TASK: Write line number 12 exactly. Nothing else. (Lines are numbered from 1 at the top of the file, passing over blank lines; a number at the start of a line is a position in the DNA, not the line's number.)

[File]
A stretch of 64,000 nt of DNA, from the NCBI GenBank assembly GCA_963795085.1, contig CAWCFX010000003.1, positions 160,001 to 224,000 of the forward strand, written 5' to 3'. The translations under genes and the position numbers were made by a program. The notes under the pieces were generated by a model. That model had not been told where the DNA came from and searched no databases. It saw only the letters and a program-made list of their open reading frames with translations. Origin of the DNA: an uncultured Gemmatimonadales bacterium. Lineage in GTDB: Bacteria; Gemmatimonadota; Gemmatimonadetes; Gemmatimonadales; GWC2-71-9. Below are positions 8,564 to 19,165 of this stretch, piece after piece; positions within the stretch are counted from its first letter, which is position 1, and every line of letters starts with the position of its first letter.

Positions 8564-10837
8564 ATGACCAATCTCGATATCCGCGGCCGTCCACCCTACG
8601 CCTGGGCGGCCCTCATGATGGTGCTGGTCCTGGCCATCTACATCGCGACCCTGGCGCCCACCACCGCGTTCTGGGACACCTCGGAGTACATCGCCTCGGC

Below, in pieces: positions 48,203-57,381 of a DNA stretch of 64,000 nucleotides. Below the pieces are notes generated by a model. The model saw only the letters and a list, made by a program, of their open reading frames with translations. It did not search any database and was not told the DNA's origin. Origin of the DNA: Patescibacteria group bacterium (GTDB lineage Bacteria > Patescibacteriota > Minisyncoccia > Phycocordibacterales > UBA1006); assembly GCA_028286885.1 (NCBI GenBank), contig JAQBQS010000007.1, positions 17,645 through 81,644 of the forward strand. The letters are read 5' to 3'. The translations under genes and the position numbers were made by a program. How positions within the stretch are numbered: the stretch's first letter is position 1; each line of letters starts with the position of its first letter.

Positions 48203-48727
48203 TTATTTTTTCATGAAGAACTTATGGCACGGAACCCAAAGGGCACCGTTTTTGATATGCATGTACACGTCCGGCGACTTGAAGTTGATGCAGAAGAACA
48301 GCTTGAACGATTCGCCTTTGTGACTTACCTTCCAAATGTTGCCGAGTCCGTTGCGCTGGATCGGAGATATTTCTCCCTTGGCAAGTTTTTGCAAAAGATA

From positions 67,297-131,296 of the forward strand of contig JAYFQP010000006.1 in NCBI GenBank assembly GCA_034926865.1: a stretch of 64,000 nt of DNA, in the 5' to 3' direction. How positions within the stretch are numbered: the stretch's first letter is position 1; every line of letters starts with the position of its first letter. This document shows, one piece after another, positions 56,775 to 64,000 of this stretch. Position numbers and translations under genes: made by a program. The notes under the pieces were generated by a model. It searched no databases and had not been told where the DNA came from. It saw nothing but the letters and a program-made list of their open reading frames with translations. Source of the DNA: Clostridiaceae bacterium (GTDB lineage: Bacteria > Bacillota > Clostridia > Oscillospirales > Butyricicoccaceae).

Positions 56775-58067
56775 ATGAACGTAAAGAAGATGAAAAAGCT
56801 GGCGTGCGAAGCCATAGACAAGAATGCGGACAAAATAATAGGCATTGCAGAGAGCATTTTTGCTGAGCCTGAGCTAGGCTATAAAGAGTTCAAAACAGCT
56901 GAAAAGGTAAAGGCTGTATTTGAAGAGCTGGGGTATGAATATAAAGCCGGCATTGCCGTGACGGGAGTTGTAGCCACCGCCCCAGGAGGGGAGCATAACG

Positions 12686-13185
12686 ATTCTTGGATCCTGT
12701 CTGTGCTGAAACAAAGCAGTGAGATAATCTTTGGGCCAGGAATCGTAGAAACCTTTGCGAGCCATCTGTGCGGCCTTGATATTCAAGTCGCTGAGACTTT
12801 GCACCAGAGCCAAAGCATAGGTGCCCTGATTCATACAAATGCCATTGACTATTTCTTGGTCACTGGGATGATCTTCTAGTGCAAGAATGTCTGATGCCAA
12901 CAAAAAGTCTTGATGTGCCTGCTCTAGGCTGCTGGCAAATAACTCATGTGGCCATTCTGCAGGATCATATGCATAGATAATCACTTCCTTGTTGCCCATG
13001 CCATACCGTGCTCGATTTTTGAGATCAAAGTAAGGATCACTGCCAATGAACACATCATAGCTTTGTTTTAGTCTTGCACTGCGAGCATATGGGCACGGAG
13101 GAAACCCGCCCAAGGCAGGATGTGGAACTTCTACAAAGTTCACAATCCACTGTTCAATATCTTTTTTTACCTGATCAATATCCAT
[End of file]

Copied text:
56801 GGCGTGCGAAGCCATAGACAAGAATGCGGACAAAATAATAGGCATTGCAGAGAGCATTTTTGCTGAGCCTGAGCTAGGCTATAAAGAGTTCAAAACAGCT